The current state of the world is alarming. The COVID-19 virus is not only disrupting businesses and economies – it is taking away loved ones, it is separating friends and families, it is disrupting the education of young adults and children and it is seeding fear in communities. But while the media is dominated with doom and gloom at the moment – and we do need these reports – I believe it is worth stopping for a moment to consider the fact that if the pandemic happened ten or fifteen years ago, many businesses – and government agencies – would have closed down. You could argue that the world wasn’t as globally connected then as it is now. And to an extent that is correct – the numbers of air travellers increased up until the end of 2019. But even in 2005, the world was still a very global place – economies relied on cross-border commerce as much then as they do now.
Depending on your business or industry 10-15 years ago:
- Staff couldn’t have effectively worked from home. And if they did, collaboration would have been hard (if not impossible outside of the usual voice services). Teleconference services would have needed to be booked.
- Remote access would have been painful and slow – relying heavily on VPNs over slower internet connections.
- Software would have mainly been running in company datacentres – with very little SaaS-based applications. These applications were often designed for LAN access…
- Those lucky few with a Blackberry or iPhone might have had access to email – everyone else would have needed to go into the office to get work done.
But worse than this would have been our customer engagements. While eCommerce had healthy adoption by 2005, it often relied on very manual processes – and it was mainly focused on consumer products and services – B2B adoption was still a number of years away. And, for many businesses, it represented a tiny proportion of their revenue. Small companies didn’t often have the web presence to compete with the big players. But if I look at the big fast-food giants in Australia (e.g. McDonalds and KFC) – these companies didn’t have a web or mobile ordering until a few years ago, and even more recently for home delivery services. Any company that had to shut down their face-to-face contact would have likely fallen back on their contact centres – but even these would have been impacted as the ability to route calls to remote or home-working call centre agents barely existed then – so they would have been understaffed or closed due to an infection being discovered…
Today’s digital connectivity has the opportunity to save lives. Less physical contact means less people being exposed to – and spreading – the virus.
If this pandemic had happened 10-15 years ago, many small AND large businesses would have had to shut their doors very quickly. Very early in the cycle, businesses would have had to make the decision to shut their doors straight away, or risk accelerating the infection rates by having staff continue to attend the office or contact centre. So if there is one small positive we can take away, it is that our digital investments are paying off very quickly. The ability to continue to trade, continue to sell, continue to do business in such a market as we are facing today and tomorrow is priceless. I can purchase goods and services online, register my car without leaving my desk, upgrade or change my health insurance without speaking to a single human being. Most businesses have the ability to have their employees access many of their critical applications wherever they are located. Our accountants can still pay and send bills, HR can hire for open positions, product teams can continue to innovate on the products and services they offer.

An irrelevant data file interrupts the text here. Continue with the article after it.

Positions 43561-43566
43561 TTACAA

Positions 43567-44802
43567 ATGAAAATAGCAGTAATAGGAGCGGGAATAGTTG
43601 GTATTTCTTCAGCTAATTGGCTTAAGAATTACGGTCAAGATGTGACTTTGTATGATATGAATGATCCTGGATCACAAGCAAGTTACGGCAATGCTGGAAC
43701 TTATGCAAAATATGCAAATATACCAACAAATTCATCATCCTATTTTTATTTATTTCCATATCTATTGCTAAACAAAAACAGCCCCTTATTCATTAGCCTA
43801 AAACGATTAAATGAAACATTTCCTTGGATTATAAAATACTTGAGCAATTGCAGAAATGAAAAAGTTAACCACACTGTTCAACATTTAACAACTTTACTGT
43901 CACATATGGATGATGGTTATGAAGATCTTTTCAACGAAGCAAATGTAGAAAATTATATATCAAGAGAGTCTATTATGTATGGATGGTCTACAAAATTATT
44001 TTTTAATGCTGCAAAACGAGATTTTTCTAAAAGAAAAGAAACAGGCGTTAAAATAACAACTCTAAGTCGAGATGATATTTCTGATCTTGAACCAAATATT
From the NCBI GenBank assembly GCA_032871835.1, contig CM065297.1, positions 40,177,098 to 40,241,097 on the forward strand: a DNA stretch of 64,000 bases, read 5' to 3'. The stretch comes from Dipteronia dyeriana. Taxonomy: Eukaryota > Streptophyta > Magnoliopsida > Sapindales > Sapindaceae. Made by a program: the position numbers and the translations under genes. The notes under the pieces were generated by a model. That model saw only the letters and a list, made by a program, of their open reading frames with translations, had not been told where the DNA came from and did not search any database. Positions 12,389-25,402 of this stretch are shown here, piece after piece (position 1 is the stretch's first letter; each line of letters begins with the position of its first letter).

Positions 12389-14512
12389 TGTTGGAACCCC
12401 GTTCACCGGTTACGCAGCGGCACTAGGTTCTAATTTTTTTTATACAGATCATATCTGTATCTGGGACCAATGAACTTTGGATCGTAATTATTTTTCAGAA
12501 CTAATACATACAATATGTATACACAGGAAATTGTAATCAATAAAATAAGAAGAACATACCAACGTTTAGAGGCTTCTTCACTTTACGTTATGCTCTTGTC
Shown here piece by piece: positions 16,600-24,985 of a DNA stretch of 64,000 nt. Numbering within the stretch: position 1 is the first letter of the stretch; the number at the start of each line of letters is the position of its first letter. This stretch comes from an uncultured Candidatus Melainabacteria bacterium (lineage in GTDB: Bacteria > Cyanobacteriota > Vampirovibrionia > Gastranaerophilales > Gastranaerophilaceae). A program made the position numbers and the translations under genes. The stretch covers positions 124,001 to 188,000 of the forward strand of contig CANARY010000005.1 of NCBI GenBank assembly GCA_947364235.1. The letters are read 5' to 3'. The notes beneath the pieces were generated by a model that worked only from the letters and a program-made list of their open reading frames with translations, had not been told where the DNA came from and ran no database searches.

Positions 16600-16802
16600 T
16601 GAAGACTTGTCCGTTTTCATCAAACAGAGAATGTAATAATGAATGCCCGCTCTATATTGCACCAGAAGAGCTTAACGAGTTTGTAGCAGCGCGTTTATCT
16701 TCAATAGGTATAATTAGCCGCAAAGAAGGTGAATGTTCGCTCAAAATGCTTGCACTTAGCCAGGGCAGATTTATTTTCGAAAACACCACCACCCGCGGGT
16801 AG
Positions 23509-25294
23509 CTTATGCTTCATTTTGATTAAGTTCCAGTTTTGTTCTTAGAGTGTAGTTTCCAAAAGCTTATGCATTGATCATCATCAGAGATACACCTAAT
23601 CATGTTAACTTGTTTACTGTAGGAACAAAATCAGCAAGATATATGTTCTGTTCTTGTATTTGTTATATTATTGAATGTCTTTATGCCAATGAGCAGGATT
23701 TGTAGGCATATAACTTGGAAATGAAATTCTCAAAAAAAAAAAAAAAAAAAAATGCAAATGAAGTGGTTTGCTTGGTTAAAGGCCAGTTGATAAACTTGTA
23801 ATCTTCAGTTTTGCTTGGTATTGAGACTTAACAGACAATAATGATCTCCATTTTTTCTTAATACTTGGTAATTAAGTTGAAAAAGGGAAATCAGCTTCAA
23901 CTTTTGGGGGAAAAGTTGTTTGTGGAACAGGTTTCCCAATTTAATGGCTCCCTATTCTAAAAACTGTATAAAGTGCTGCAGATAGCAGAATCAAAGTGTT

Don’t get me wrong – business survival is not guaranteed. This is why I implored governments to aim their stimulus spending towards small and medium businesses digital initiatives – as cafes, retailers, bars and restaurants close down across cities, states and countries, many are now lamenting their immature online presence, their lack of delivery and their lack of pre-ordering. If you have any doubt about this, check your local Facebook group – it is full of small businesses putting up images of menus in the hope that customers will reach out directly to keep their businesses running. If these businesses are given incentives to build digital services quickly, they might see less of a slowdown in business.
COVID-19 will definitely stress test our digital assets and strategies. Just recently, the Australian government’s citizen-facing portal crashed as too many citizens logged on to register for welfare. This forced many people out into government shop-fronts – putting themselves, the staff and all connected families and friends at risk of catching the virus. I also heard today of a bank that called many of its staff back to the office as the VPN could not cope with the number of users and volume of traffic! If you have not already, you will quickly find out how your digital capabilities are performing – where you need extra capacity, where services are running smoothly, where you need to rethink process design or where you need to consider re-crafting this approach for the fully digital era.
But stay safe – listen to the advice of medical experts and act on that advice. A senior medical officer recently stated that social distancing is the only way that we will overcome this virus – so stay safe and stay home (if you can!). But also take the time to review your digital capabilities – start making moves now to ensure they help your business stay afloat – or your government agency to keep serving citizens in times of restricted trading or shutdowns.